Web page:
The dominant landscaping practice of recent centuries has been to create landscapes designed with ornamental plants that have been introduced from other countries. This practice has been so pervasive that nonnative plant species now outnumber native species in most urban, suburban, and rural landscapes (DeCandido et al., 2004; Dolan et al., 2011; McKinney, 2006, 2008; Qian and Rickleffs, 2006; Standley, 2003). For example, an extensive study of landscape plantings in Washington, DC, suburbs measured 55% nonnative plant biomass (Narango et al., 2017). This imbalance is perpetuated by nursery stock dominated by nonnative ornamentals. A study done at Mt. Cuba Center, a botanical garden dedicated to native plant horticulture and research in Hockessin, DE, found that large mid-Atlantic U.S. wholesale nurseries carried only 25% native species (Coombs and Gilchrist, 2017).
There is growing evidence that the preponderance of nonnative plants in built landscapes may impact the conservation of local biodiversity. Although nonnative plants can extend nectar resources late in the season (Salisbury et al., 2015), their exclusive use in pollinator gardens pose a threat to the dozens of native bee specialists that only reproduce on single native plant genera (Fowler, 2016). Moreover, because native plants support the growth and development of the insects that transfer the most energy from plants to vertebrate food webs far better than nonnative plants (Burghardt et al., 2010; Pearse et al., 2013; Tallamy, 2017; Tallamy and Shropshire, 2009), the lack of native species in urban ecosystems depresses populations of the wildlife that helps run those ecosystems (Burghardt et al., 2008; Narango et al., 2017). This is particularly true for the terrestrial birds in North America, 96% of which rear their young on insects [derived from Peterson (1980)].
There is increasing interest in gardening for wildlife, and consequently a growing market for native landscape plants (American Society of Landscape Architects, 2017; Brzuszeki and Harkess, 2009). This, in turn, has led to questions regarding what is “native” and what is not, what are appropriate constraints from plant provenance, and, most often, are cultivars of native plants (often called “nativars”) the ecological equivalents of the parent species from which they were selected? This last question is particularly important because the increased use of native plants is being driven more by their ecological function in the landscape than by their aesthetic roles. Moreover, the majority of native plants in the nursery trade are available as cultivars (Coombs and Gilchrist, 2017).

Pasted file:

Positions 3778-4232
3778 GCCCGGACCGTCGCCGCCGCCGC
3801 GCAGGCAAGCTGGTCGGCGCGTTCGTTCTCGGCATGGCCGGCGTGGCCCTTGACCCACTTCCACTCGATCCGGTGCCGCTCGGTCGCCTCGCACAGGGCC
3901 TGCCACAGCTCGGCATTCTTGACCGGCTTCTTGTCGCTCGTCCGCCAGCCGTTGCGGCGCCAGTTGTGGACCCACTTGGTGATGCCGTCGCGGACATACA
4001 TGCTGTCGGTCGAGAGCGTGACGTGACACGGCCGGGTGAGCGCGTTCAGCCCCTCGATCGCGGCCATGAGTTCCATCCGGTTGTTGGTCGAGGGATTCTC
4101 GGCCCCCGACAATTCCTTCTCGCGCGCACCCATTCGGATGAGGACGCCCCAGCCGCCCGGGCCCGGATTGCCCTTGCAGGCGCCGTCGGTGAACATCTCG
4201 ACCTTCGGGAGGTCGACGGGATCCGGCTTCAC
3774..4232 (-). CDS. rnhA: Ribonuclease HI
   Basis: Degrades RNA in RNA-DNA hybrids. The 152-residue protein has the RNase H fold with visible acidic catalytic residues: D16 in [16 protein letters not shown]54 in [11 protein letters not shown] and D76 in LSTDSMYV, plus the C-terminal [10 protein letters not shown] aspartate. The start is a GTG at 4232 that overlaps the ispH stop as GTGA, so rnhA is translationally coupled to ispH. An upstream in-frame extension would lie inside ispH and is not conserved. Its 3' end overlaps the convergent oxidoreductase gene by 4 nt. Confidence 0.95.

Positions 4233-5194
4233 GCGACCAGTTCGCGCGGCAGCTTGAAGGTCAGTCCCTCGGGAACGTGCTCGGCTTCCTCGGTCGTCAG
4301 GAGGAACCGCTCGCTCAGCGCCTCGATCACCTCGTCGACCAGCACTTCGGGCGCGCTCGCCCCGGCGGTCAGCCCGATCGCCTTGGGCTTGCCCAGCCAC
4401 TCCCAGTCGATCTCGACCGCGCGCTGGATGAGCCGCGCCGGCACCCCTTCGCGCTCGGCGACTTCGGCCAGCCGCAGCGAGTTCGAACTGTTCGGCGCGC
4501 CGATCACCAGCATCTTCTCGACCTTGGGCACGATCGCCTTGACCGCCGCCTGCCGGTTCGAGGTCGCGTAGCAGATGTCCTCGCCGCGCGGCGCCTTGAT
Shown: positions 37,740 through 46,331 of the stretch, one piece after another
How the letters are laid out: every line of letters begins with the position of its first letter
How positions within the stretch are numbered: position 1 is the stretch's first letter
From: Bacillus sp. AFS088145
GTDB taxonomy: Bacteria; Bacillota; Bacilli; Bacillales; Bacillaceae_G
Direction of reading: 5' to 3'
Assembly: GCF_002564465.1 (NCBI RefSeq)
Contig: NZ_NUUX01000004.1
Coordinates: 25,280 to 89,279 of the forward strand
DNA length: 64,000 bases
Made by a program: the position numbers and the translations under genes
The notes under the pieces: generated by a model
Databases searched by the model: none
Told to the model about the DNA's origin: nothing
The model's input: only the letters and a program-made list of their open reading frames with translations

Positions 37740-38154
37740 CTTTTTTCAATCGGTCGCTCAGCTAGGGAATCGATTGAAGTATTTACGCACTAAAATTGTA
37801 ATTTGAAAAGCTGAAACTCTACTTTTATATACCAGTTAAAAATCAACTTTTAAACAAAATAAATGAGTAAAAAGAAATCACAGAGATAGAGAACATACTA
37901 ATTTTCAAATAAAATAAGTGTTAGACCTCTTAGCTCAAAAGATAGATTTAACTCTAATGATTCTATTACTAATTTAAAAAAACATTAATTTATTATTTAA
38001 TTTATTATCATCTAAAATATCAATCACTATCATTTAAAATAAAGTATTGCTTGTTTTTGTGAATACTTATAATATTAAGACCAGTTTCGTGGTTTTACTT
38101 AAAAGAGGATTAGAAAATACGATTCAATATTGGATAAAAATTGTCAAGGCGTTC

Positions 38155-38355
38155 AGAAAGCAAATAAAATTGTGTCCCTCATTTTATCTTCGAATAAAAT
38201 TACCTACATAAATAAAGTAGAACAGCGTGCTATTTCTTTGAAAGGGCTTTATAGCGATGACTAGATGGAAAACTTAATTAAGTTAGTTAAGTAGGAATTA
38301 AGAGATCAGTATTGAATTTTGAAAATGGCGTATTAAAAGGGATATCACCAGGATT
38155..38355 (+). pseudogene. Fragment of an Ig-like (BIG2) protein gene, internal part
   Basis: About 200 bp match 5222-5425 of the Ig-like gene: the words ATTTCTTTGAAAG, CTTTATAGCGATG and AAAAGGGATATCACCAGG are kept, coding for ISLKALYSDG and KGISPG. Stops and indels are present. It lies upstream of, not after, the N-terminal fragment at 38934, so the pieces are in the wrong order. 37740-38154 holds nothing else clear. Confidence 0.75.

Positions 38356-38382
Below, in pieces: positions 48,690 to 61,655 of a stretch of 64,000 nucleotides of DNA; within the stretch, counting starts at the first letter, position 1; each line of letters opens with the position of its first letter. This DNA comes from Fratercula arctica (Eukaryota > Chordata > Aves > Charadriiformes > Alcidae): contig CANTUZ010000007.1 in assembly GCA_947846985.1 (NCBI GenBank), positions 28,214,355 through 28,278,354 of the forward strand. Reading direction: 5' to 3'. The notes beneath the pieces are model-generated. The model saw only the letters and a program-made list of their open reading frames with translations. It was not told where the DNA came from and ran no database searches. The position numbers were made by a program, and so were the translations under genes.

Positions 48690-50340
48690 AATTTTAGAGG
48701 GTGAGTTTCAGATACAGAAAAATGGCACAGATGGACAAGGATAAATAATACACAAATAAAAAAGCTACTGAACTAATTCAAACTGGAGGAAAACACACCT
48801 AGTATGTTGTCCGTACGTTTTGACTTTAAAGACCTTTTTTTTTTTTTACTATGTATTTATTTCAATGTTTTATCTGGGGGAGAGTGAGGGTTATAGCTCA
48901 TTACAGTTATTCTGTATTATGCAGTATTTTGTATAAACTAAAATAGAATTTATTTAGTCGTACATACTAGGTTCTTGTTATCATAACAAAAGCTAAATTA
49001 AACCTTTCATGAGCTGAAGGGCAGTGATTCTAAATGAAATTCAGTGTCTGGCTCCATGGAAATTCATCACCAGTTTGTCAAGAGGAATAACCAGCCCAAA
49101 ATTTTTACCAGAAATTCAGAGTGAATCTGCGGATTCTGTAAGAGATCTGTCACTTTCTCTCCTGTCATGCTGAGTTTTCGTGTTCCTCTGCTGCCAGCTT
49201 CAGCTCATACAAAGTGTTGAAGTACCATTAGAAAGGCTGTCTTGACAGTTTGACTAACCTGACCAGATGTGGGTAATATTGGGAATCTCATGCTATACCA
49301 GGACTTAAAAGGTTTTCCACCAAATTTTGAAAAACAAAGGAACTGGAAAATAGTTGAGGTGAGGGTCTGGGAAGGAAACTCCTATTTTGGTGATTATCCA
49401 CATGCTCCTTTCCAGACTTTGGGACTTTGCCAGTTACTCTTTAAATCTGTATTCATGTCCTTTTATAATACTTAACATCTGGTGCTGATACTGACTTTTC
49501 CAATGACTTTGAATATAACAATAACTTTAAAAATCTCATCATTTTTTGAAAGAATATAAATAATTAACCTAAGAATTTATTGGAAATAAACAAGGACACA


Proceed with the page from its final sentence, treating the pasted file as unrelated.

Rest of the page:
There are two primary ways cultivars may impact the insects that use plants for growth and reproduction: 1) A genetic change that creates a desired cultivar trait may alter the leaf chemistry of the plant to the point where insect herbivores no longer recognize the plant as a potential host or are repelled by an increase in distasteful feeding deterrents; 2) cultivars that change the color, shape, or phenology of a flower may inadvertently reduce the amount or quality of the pollen and nectar available for pollinators, or, in the case of double, sterile flowers, may eliminate pollen and nectar altogether. In this study, we focus exclusively on the potential impacts of native cultivars on insect herbivores and leave flower modifications for a later study. Specifically, using a common garden experiment and laboratory feeding preference trials, we measured how six common cultivar traits of trees and shrubs that modify leaf color, disease resistance, fruit size, and plant habit impact the feeding preference, abundance, and diversity of insect herbivores.
American Society of Landscape Architects 2017 Demand high for sustainable, tech-friendly residential landscapes. 15 Mar. 2018. <https://www.asla.org/NewsReleaseDetails.aspx?id=50027>
Brook, A.J., Woodcock, B.A., Sinka, M. & Vanbergen, A.J. 2008 Experimental verification of suction sampler capture efficiency in grasslands of differing vegetation height and structure J. Appl. Ecol. 45 1357 1363
Brzuszeki, R.F. & Harkess, R.L. 2009 Green industry survey of native plant marketing in the southeastern United States HortTechnology 19 168 172